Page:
Wednesday, May 2, 2012

[C]- Control: The Money and Soul of Possibility Review


What happens when you take current economic times and mix it with fantasy? Well, ladies and gentlemen, I welcome you to the life and death struggles of *epic drum roll* ECONOMICS!!!!! Welcome, to the Financial District!

C is an original Science Fiction anime from director Kenji Nakamura and Tatsunoko Production (Neon Genesis Evangelion, Robotech). It premiered in April of 2011, and has 11 episodes. It is to be licensed and released this year by FUNimation.

The Sovereign Wealth Fund rescued the Japanese government from the brink of financial collapse. However, life has not improved, and unemployment, crime, suicide, and despair among its citizens are rampant. Kimimaro, raised by his maternal grandmother after the disappearance of his father and the death of his mother, is a scholarship student whose only dream is to avoid all this and live a stable life. One day, however, he meets a man who offers him a large sum of money if he'll agree to pay it back. From then on his fate is radically altered as he's drawn into a mysterious realm known as "The Financial District."

The artwork in C is simply amazing, most of it focused on the Financial District. The real world isn’t bad, no; you just know where the real work went into. Brilliant color and design all throughout the Financial District, and it’s amazing to look at! The animation however, is a little bit of a different story. The animation isn’t bad, no, but it’s not consistent throughout the series, and for good reason. When it comes to the Assets and Masakaki, in particular, you get a sense of smoother animation. What popped in my head when I saw this was that it looked like CGI it was that smooth. Similarly with Highschool of the Dead and it’s clay-like zombies, it kinda seems weird. However, since it’s for those from the Financial District, it works. It doesn’t do this for the entire series, I promise you.

The story is rather simple, take the poor economy of today, add a new world where you can get money by fighting others, and you get C. This story is certainly an original one, but there are a few slight problems. The pacing isn’t terrible, but, at the same time, can be really slow moving at times. The actual deals (the fights between Entres and their Assets) don’t show up much early on, and the bigger fights are saved for the last few episodes. The rest of the series is the effect the Financial District has on the real world, and this part works really well. This is a story about economy and some of the viewers are going to want to know how people are actually affected by the Midas money. The downside to this is you have your viewers who are more interested in the fights rather then the message the show is trying to give you. In other words, the amount of fights in this series can be a double-edged sword depending on what the viewer is watching it for. The ending does leave you off in a good place, pretty much telling you that there will always be people with money problems and, because of that, their future will forever be at risk.

Unlike a lot of anime nowadays with too many characters to count, C has a good amount of characters but only focuses on the ones who are truly relevant to the entire show. The two big ones are Kimimaro and Mikuni. Both either are developed through a backstory, like Mikuni, or through their everyday lives, like Kimimaro. The character that is explained the most, however, is Mikuni. Through his flashbacks, we learn about his family life and about his sister who is currently in a coma during the time of the series. From this, we can actually sympathize with him and hope that his future comes true; however, that just isn’t the case since now he only focuses on saving the present and not caring for the future that is held for collateral in the Financial District. As for Kimimaro, he’s a likable character... sometimes. I can’t really explain it, but there are times where I want to yell at him for being such an idiot. He has shining moments, but most of the time he falls flat and you don’t see how much he’s really affected by the District until the last couple of episodes.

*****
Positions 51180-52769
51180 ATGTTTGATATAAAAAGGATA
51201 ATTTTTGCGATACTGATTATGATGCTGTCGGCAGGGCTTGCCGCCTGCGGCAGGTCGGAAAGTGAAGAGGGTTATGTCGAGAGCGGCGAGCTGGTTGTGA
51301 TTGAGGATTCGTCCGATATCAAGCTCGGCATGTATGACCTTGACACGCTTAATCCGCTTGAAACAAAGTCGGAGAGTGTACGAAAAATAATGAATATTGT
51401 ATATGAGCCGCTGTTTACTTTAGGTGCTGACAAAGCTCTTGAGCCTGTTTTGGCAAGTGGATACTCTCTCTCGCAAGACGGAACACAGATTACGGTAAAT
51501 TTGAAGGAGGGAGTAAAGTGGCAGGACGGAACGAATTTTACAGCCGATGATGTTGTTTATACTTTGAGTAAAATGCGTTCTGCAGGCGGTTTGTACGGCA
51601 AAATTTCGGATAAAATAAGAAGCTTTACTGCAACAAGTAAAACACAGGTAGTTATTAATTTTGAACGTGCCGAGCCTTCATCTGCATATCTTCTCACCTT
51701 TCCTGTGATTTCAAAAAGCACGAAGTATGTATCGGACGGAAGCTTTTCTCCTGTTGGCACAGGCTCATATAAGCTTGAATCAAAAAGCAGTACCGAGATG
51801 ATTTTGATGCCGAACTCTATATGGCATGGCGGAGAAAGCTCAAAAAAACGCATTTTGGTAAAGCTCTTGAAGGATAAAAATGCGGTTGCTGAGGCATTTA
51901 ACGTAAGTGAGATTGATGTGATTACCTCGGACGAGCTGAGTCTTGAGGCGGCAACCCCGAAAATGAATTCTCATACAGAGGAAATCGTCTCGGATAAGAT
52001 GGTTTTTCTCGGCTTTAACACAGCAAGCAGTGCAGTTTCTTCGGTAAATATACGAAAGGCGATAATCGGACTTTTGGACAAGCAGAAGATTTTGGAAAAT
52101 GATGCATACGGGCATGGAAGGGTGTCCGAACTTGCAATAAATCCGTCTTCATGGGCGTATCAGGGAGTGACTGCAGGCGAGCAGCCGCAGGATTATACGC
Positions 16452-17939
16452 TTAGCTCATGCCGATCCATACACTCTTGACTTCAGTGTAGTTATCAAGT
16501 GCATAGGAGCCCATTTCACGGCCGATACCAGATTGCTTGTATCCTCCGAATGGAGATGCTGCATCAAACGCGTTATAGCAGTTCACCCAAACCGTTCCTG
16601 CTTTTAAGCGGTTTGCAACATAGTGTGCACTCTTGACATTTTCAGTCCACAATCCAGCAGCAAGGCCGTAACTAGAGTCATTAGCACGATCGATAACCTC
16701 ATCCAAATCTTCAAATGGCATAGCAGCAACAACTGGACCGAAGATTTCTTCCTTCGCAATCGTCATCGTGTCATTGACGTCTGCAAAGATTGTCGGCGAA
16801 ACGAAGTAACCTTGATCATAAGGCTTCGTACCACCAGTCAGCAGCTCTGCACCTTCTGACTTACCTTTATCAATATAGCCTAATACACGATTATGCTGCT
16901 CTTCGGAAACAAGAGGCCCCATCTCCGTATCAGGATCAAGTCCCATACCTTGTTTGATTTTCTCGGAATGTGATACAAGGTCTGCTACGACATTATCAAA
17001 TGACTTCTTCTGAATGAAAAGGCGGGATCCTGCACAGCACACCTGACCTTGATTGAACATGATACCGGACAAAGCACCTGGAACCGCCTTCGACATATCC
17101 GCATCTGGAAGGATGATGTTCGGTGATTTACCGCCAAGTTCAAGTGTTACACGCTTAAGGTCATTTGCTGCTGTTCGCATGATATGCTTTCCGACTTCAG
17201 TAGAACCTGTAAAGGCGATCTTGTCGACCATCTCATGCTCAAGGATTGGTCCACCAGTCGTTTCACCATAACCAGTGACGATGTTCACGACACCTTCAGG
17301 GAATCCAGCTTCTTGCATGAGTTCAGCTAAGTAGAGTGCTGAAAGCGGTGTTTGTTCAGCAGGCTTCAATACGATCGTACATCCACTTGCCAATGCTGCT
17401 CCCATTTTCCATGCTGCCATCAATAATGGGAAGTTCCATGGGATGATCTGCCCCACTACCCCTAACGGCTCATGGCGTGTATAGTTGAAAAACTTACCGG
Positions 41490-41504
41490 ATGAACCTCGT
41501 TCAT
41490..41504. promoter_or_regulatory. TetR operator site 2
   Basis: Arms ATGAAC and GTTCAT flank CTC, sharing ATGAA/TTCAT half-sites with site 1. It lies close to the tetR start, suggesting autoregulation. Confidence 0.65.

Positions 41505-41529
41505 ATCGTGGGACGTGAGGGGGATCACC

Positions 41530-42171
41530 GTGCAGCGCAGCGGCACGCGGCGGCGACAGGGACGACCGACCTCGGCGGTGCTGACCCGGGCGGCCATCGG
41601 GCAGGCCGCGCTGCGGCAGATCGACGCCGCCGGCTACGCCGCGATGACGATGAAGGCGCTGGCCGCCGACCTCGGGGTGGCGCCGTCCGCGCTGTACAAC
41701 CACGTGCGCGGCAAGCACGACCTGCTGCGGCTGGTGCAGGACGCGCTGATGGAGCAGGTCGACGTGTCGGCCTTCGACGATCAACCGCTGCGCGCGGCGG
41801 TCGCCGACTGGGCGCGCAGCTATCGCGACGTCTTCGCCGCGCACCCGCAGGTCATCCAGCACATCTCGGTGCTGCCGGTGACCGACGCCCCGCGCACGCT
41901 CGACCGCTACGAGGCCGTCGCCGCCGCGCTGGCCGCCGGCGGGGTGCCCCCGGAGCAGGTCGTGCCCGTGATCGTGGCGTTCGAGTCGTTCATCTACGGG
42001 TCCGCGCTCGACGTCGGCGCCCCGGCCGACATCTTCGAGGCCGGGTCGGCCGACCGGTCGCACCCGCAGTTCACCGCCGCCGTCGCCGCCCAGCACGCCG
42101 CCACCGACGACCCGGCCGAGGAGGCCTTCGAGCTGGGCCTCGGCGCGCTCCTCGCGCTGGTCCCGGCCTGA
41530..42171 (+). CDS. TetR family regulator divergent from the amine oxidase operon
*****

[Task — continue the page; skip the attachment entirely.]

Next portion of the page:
As far as I know of, there hasn’t been an English dub released yet for the series; but I’m pretty sure FUNimation will be taking that on rather soon. For now, let’s talk about the Japanese cast. Koki Uchiyama, who plays our main character Kimimaro, is certainly one who has concerns about money yet doesn’t want to go to extremes to achieve it; yet, he’s also a fairly quiet guy. This is something you can really tell from his performance. Haruka Tomatsu, who plays Kimimaro’s Asset Mashu, is pretty much his opposite. Very hotheaded, full of curiosity, and always ready to fight for her Entre; Tomatsu was a very good choice for this role hands down. As for some of the other important roles: Daisuke Hosomi as Mikuni was good, Saori Goto as Q was great, Mayumo Asano as Jennifer Sato was pretty good, and Takahiro Sakurai as Masakaki was really fun. Yeah... Can you tell I don’t have much to say about the Japanese version?

That’s really all I can say about this anime. [C]: Control is rather short, has gorgeous visuals, and pretty well developed characters. It equally attracts and repels the deep story crowd, and the in-it-for-the-face-punch crowd. It would be interesting to see what would happen if there was more, but I feel pretty satisfied with the series as a whole. This is one to check out, so I suggest you do. If not, then feel free to look into another, more dark, soon to be released FUNimation series, Deadman Wonderland. Or you can wait two weeks for my review of it. It's your choice.

Until next time, otaku on my friends.

1 comment:

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